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The Minnesota Daily

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The Minnesota Daily

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Pawlenty continues support of Mayo and U’s partnership

The joint effort strives to increase the biomedical research efforts of the state.

During his tour of Mayo Clinic in Rochester, Minn., Thursday, Gov. Tim Pawlenty said he will continue to support the biotechnology and medical genomics partnership between the University and Mayo Clinic.

Although he did not pledge a specific dollar amount, Pawlenty intends to make the first installment of general funds to the partnership in the 2005 session, said Brian McClung, the governor’s press secretary.

“This has been and continues to be an important priority to Gov. Pawlenty, and he’s showing his ongoing support,” McClung said.

The partnership aims to increase the biomedical research efforts of the state.

In the last legislative session, the partnership requested $70 million for operating costs, which included research funding. The money would have been dispersed over a five-year period.

It also requested $20 million in state bonds last year. It would have been used to build three floors in Mayo’s Stabile Building to centralize the genomics labs.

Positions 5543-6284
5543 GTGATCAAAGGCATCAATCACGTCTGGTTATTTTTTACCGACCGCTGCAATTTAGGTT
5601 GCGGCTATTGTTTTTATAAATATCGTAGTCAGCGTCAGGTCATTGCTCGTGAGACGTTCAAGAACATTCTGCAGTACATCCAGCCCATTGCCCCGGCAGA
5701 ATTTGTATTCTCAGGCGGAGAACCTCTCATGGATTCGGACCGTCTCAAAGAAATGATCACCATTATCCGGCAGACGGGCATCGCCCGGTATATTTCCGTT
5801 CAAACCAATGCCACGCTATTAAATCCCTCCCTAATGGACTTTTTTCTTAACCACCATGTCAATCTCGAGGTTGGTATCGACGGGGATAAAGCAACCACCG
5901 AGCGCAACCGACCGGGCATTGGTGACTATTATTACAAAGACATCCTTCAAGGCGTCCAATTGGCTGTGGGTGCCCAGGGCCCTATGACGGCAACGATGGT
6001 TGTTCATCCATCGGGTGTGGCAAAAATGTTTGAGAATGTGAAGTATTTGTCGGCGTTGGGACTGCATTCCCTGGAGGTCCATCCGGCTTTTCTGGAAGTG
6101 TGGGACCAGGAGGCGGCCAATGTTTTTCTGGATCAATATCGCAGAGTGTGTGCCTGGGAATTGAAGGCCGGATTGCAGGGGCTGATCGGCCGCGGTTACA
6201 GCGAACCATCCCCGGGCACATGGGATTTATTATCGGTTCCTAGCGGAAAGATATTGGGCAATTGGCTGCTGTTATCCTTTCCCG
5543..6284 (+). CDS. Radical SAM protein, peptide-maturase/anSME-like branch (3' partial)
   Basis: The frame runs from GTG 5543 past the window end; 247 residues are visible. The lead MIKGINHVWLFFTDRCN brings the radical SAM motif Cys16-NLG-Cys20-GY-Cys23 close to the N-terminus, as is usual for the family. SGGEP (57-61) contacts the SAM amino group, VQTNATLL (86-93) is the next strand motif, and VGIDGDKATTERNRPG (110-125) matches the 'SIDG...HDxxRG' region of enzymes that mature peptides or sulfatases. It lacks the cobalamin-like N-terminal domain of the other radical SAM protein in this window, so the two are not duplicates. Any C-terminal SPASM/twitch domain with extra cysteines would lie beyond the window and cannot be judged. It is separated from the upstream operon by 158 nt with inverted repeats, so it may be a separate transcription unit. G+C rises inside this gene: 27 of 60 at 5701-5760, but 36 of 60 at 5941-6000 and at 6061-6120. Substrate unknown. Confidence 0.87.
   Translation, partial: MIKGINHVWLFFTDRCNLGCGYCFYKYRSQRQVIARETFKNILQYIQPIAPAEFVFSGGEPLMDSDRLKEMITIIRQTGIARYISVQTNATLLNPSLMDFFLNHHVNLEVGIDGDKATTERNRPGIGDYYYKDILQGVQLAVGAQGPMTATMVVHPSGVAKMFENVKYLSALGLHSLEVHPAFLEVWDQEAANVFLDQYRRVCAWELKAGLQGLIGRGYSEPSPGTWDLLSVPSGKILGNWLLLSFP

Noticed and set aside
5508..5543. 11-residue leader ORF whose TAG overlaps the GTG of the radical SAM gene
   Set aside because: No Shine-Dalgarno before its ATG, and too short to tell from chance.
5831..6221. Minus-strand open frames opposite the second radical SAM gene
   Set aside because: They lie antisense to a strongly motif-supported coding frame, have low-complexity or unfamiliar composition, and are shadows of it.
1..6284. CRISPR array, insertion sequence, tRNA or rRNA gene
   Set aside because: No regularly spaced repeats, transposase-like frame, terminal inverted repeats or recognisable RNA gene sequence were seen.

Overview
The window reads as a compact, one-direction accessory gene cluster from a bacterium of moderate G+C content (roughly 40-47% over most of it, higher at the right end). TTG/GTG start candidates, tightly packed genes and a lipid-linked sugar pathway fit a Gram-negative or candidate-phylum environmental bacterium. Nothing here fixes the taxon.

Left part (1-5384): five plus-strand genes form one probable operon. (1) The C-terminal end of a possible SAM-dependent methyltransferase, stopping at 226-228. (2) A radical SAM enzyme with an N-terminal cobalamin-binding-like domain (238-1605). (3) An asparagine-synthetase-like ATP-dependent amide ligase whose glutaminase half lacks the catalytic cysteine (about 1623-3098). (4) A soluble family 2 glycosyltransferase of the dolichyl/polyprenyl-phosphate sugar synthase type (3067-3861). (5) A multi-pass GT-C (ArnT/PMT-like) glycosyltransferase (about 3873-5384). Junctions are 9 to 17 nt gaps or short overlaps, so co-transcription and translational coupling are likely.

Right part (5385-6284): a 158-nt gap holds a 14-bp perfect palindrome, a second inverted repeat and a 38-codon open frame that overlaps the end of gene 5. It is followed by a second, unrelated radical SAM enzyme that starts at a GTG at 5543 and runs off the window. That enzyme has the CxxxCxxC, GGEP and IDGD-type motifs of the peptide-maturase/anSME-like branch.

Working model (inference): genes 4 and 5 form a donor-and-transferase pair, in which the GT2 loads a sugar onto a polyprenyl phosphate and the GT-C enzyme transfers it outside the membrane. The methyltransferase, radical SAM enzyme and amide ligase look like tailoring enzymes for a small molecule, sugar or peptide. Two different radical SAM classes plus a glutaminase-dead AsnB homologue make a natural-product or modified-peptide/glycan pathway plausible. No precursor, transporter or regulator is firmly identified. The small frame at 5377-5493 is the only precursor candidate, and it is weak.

But neither request was granted becuase of a delay in the Legislature.

“We are hoping (Pawlenty) reaffirms funding in a manner that makes it possible to go ahead,” said Mark Paller, professor and assistant vice president of research in the Department of Medicine. “We’re grateful for his support, but we hope his support will be exactly what we’ve been planning all along.”

If the partnership does not receive adequate funding this year, it will be difficult to accomplish its original goals, he said.

When the University announced the partnership in the spring of 2003, University scientists and Mayo Clinic researchers submitted 34 project proposals. Eight of those proposals are currently in progress.

They are running on an initial $4 million in funding from the state and the partnership, Paller said.

Despite the lack of financial help from the state in the past session, the partnership will continue to do well, Paller said. But in order to continue the partnership, it will need to receive funding in the next legislative session.

Mayo Clinic spokesman Bob Nellis said Pawlenty reaffirmed his original commitment to the project.

“We were underscoring the importance and need (for the partnership), and he was doing the same thing,” he said.

“This is a priority for the state of Minnesota, and we need to do it.”

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